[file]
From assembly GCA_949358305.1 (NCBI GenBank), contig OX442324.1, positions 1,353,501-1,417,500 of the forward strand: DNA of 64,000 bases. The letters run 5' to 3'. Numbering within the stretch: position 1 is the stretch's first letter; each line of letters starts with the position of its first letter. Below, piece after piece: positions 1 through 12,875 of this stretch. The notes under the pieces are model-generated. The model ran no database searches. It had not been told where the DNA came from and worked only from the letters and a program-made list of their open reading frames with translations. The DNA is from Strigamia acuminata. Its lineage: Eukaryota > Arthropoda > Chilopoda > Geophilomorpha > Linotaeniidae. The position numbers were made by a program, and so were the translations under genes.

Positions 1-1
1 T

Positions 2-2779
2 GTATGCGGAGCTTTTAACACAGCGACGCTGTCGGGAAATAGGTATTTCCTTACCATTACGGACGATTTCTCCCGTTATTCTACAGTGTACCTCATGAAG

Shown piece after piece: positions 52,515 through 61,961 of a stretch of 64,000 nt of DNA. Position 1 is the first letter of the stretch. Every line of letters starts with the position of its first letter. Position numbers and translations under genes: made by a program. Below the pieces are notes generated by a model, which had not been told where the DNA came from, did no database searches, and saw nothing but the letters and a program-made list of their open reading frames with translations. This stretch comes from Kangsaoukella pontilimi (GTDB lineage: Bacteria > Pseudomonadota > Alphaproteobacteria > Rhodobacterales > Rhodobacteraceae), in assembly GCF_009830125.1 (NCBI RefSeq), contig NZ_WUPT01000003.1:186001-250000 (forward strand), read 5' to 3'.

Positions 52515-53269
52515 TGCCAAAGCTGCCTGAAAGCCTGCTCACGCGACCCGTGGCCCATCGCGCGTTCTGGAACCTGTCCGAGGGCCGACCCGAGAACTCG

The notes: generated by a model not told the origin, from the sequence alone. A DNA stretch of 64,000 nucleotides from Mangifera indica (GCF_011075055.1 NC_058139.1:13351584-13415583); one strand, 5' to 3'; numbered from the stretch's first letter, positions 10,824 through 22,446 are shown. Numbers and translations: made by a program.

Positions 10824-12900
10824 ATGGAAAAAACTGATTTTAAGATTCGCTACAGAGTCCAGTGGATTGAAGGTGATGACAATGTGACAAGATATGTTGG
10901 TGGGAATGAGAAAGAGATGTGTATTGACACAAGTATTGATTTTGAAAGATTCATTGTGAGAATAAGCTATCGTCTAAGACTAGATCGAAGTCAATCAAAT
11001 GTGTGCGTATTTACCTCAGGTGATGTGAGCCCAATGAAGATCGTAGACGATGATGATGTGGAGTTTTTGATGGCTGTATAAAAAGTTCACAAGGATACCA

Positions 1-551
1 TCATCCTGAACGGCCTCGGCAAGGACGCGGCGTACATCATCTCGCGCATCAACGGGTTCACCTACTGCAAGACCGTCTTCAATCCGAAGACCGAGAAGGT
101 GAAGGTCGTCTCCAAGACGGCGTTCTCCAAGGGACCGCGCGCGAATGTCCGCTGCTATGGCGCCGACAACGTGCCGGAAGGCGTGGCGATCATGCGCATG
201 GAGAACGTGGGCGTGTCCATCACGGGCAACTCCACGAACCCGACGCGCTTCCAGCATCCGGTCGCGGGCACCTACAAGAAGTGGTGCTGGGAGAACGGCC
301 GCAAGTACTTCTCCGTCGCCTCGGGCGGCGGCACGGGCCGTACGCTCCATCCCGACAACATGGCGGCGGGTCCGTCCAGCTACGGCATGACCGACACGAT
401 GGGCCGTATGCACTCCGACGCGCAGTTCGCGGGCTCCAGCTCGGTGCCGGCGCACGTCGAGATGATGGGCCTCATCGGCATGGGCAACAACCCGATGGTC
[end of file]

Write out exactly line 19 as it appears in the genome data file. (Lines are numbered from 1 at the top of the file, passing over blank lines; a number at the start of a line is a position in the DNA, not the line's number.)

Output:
401 GGGCCGTATGCACTCCGACGCGCAGTTCGCGGGCTCCAGCTCGGTGCCGGCGCACGTCGAGATGATGGGCCTCATCGGCATGGGCAACAACCCGATGGTC